Of course, none of this changes the fact that if one's goal is to re-discover pre-Tridentine Catholicism, one faces an uphill and frequently lonely battle - the options are few and the interest is scant. The greatest obstacle is contemporary Roman Catholicism - whatever movement would reach in a pre-Tridentine direction would be handicapped by the need to resolve cognitive dissonance and find evidence of early modern Roman Catholicism in the pre-Tridentine, pre-Reformation Western Church. In which case, the core problems that led to destabilization of the largest body representing the Western Tradition will persist.

Friday, September 9, 2016

Allan KJV 53 Longprimer Black Limited Edition

For those of you looking for unparalleled excellence in bible publication, take notice that R. L. Allan will open up pre-orders for the limited edition Black KJV Longprimer.

The details are as follows:
Preorders open 4pm Friday 23rd September, £160.
Black highland goatskin exterior with SILVER blocking, RED leather liner, RED UNDER SILVER page edges (world first?!), silver gilt lines inside, SILVER/RED/SILVER ribbons.
75 copies only, blocked 'ALLAN LIMITED EDITION' on inside back cover.
Due to the high percentage of previous limited editions that were immediately flipped at inflated prices, Allan has set a 1 copy per household limit on this edition.

Monday, September 5, 2016

Post-Traditionalist Aftermath

Today I had the chance to walk the campus of a small conservative-to-traditional leaning liberal arts Catholic college in the North Eastern United States. In recent years this same college gained some notoriety for playing host to various liturgical forums of conservative-to-traditional kind, although my impression is that such events have lessened since the tenure of the present papacy has taken hold.

My initial impression was that the campus was more underdeveloped than I thought it would be. Converted from a farm over thirty years ago, the road ways and parking are still lacking pavement, and the buildings and general grounds show their age - well weathered walkways and stairs laid well before the establishment of the college in some stage between being reclaimed by the earth, or having their structure give way. The library catalogue appeared to be managed by the old card system, and what is visible of the collection would not be mistaken as scholarly essentials. Some of the entries are just plain confounding. One does not expect to see Malachi Martin as a entry in any college library literary collection, but there you have it. The incongruity is potentially resolved when one considers the ideological leanings of the college and the likelihood that a number of personal collections from people of a similar persuasion under gird the library's selection.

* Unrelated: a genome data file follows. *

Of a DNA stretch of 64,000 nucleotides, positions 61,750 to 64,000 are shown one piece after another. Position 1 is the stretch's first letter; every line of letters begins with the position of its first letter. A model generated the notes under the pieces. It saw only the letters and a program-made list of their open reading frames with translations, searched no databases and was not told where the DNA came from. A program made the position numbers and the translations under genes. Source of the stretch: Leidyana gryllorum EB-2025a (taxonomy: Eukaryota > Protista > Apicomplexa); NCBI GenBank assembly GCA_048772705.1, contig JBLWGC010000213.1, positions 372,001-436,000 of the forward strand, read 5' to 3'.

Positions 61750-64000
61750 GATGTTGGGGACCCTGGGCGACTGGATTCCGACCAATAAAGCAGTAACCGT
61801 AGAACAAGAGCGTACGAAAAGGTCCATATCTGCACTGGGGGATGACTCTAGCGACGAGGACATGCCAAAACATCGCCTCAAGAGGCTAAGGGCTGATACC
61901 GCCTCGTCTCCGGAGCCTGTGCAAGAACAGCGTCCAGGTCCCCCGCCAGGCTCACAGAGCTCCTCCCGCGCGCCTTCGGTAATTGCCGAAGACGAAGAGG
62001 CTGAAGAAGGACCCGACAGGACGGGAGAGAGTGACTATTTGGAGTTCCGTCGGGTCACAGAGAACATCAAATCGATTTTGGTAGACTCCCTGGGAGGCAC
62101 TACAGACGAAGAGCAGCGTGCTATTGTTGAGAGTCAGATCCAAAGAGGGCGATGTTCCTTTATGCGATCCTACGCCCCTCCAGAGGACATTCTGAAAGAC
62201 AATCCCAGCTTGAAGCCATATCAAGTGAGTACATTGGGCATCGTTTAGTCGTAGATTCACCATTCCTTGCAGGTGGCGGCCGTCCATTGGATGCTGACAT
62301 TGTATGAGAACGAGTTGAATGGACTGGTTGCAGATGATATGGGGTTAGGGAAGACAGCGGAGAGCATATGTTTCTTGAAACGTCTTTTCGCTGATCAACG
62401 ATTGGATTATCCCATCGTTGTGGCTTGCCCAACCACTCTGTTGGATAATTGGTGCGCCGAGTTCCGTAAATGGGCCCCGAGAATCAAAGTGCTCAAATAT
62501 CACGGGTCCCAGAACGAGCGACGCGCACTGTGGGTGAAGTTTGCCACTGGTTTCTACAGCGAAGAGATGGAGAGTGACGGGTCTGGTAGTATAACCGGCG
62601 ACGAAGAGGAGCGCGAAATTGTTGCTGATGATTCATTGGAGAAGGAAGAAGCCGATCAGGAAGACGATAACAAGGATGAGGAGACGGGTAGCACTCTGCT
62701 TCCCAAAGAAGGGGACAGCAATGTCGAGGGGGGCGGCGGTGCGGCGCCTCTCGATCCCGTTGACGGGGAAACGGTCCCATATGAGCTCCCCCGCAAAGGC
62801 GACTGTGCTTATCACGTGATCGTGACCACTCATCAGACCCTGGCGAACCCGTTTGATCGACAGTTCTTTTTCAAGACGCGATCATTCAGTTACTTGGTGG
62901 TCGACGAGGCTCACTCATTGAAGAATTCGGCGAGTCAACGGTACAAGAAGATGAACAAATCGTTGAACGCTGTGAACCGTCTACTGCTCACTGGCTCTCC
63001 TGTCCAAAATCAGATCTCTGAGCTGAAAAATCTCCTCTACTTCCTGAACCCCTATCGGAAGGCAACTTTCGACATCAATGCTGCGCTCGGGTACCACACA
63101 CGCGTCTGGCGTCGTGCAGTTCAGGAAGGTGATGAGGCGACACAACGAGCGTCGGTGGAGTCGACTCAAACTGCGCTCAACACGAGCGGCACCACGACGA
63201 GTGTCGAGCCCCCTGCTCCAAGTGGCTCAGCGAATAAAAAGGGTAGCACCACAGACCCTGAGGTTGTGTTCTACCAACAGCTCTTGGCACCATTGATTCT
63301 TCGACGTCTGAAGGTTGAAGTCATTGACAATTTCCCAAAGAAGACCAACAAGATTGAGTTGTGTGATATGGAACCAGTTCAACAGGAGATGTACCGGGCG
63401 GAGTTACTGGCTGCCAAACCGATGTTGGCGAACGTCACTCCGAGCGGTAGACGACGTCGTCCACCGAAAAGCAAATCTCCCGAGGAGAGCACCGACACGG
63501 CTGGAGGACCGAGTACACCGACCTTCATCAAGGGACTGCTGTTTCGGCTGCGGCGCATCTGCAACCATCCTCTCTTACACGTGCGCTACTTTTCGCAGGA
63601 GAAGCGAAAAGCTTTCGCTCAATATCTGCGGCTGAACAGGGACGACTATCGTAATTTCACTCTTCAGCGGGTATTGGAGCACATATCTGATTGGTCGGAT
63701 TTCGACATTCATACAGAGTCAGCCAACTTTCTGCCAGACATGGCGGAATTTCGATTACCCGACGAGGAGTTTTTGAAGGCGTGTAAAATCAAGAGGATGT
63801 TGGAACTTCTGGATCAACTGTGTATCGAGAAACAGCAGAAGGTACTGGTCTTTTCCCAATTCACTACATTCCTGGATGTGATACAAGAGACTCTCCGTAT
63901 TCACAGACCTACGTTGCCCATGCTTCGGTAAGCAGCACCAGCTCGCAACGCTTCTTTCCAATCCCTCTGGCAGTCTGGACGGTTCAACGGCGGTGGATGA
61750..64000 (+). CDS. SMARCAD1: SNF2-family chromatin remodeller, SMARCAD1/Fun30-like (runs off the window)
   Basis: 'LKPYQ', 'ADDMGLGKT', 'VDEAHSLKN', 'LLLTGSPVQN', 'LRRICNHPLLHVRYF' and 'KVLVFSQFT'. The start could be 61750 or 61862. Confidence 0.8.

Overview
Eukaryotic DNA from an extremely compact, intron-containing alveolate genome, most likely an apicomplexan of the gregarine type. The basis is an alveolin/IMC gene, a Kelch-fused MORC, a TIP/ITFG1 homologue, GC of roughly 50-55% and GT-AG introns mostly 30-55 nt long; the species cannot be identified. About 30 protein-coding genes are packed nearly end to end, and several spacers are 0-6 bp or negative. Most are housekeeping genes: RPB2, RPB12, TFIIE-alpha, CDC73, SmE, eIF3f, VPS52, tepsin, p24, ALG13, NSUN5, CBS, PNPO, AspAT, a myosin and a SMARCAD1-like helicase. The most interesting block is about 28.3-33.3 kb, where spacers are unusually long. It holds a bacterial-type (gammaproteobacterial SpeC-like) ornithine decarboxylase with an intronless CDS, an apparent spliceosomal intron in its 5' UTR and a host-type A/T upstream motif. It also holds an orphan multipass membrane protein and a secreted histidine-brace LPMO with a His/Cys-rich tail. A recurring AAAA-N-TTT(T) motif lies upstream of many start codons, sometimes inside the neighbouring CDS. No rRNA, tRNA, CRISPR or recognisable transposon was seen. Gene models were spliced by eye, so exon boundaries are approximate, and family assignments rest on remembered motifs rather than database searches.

The campus chapel has to be commended for the use of icons (allegedly painted by a former faculty member) in lieu of the typical late romantic and pre-modern productions/prints that typically find flavor in Traditionalists communities. The liturgical books in service include the English Novus Ordo (the standard issue chapel edition published by the Catholic Book Publishing Company), The Edmund Campion Missal, the Adoremus Hymanl, the latest edition of the Roman lectionary, and the Anglo-Irish set of the contemporary Divine Office. The latest edition of the 1962 Missale Romanum published, I believe, jointly by the FSSP and the Society of John Cantius was present as well. After spending a few minutes flipping through it, I can safely say that the interested reader would to well to avoid the volume one account of the failure of contemporary book production to match the quality of sixty or so year ago. The cover feels synthetic and although the reproduction of the text is crystal clear, the paper quality is does not compare to the genuine article from the time. In the same area, though laid inside a class cabinet, was the latest chapel edition of the Pauline Missale Romanum, which despite being bound in imitation leather does a nice job at keeping parody with the larger altar edition published by the Vatican. It is a hefty volume, running the same thickness as many of the 1962 altar editions. Regardless of one's perspective on the modern Roman liturgy, the book is very well made - if you feel so inclined to make the investment, I suspect its durability will return on the initial price tag.

The combination of the liturgical resources, the scholarly materials, and the very insular nature of the student body (pointed out to me as either coming from the conservative-to-traditional wing - with the exception of one Orthodox student - and a high number of home schooled products), demonstrated just how marginalized the pursuit of the Latin Tradition has become in the Roman Church. Although the number of titles in the library that can hardly be passed off as anything other that traditionalist conspiracy theory was confounding, liturgical speaking, what this college offers would be mainstream in a healthier. Of course, this college is in the position of trying to make due with a less than ideal situation, trying to find the Western tradition in the midst modern liturgical observance. The very modernity of its liturgical solutions ought to mean the college has a very mainstream praxis - yet somehow even this method finds itself at the fringe of Roman observance.